As tourists are becoming increasingly conscious of their carbon footprint and the impact they have on the destinations they visit, the industry has been placing more emphasis on sustainability. However, knowing which claims are authentic and which are ‘green wash’ can be difficult.
Dr David Randle, director of sustainable tourism at the USF Patel College of Global Sustainability and managing director of the Waves of Change Blue Community initiative, and Dr Reese Halter, a conservation biologist, author and educator, argue that third party certification is needed to address this issue.
Writing in the Huffington Post, Randle and Halter, say, “There are many laws and principles governing the environment but collectively they do not provide any guarantee that a tourism business will be sustainable.
“While there are some national and international laws that impact tourism, such as the climate change convention, biodiversity convention, endangered species act, clean water act, clean air act, and protected areas legislation, they are only a small part of the overall sustainability issues that tourism faces.”
They continue, “International laws are hard to enforce, and national laws don’t usually address the day to day operations of a tourism business that makes it sustainable.”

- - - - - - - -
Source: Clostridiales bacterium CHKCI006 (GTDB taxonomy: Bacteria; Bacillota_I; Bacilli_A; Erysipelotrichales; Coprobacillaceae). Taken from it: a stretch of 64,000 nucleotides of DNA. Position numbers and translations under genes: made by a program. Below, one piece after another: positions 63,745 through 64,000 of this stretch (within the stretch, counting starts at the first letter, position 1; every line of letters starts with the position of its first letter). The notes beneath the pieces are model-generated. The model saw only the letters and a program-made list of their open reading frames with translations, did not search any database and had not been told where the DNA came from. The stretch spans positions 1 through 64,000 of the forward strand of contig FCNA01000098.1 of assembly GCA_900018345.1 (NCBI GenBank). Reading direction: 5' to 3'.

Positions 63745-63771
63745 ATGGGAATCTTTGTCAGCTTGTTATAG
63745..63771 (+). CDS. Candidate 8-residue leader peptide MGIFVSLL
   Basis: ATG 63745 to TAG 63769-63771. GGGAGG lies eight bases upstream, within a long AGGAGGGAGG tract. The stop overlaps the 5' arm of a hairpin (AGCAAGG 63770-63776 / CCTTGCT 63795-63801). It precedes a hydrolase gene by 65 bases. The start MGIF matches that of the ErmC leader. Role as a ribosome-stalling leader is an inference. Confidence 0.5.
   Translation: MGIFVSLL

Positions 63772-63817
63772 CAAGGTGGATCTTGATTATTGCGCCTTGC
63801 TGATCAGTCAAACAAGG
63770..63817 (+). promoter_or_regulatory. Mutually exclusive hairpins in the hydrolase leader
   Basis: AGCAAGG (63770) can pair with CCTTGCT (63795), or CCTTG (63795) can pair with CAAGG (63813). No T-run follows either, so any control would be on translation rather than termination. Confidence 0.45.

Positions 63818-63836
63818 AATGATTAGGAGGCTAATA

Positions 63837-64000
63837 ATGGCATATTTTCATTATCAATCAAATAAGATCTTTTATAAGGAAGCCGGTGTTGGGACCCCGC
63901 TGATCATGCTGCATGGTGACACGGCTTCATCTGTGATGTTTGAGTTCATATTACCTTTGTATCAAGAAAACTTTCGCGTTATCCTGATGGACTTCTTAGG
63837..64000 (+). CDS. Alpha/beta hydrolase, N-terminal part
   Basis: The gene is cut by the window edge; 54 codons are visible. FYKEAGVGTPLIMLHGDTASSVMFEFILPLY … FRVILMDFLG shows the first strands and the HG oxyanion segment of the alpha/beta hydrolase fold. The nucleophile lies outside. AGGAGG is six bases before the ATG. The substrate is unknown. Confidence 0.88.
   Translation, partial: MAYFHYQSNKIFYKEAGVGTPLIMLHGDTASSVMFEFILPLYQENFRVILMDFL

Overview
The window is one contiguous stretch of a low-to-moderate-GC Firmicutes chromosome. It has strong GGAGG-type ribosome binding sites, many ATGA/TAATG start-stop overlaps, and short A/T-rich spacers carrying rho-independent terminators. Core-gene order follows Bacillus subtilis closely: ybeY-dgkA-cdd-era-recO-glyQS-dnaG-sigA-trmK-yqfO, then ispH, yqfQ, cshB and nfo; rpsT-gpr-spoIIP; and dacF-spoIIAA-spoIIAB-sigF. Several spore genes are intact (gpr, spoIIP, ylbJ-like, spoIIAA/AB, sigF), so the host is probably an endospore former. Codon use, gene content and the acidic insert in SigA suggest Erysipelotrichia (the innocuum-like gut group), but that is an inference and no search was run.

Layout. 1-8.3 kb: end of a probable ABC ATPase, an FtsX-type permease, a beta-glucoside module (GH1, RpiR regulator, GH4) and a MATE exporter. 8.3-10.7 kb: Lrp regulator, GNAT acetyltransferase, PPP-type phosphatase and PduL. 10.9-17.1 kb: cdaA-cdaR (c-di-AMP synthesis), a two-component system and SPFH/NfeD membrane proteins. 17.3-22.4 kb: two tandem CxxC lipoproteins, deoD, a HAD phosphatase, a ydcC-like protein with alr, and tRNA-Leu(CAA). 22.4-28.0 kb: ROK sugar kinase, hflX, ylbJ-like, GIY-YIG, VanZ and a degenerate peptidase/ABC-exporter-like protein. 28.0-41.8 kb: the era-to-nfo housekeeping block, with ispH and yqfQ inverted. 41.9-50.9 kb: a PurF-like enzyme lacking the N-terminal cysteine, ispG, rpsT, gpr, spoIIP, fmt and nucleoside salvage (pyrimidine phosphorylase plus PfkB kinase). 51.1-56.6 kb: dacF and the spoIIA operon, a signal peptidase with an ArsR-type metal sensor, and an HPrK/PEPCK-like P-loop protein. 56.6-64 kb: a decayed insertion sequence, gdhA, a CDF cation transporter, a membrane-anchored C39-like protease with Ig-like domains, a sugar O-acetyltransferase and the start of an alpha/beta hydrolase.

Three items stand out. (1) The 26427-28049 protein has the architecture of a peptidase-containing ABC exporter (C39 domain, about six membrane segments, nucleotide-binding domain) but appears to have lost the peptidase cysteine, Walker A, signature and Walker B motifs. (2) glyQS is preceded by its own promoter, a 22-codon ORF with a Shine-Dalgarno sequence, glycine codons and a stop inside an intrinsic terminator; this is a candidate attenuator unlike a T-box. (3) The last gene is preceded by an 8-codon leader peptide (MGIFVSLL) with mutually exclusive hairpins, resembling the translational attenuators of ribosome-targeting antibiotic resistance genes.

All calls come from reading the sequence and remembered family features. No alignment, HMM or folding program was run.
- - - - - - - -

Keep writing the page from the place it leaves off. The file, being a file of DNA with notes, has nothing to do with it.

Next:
One way to address the issues the sustainable tourism industry faces is to use voluntary initiatives, such as sustainable certification programs, Randle and Halter explain. However, they add, “Not all certification programs are equal. In fact, some are little more than ‘green washing’ and fail to even provide third party certification.
“For certification to be meaningful it has to be verified by a third party.”
Certification body Green Globe recently unveiled a new standard for sustainable tourism, with criteria that emphasises the role of corporate social responsible in the sector.
Earlier this year, Salli Felton, Travel Foundation’s acting chief executive, spoke to Blue & Green Tomorrow about how travel organisations can create lasting change. She argued that the mainstream tourism industry could become sustainable if it’s well managed.
Photo: skyseeker via Flickr
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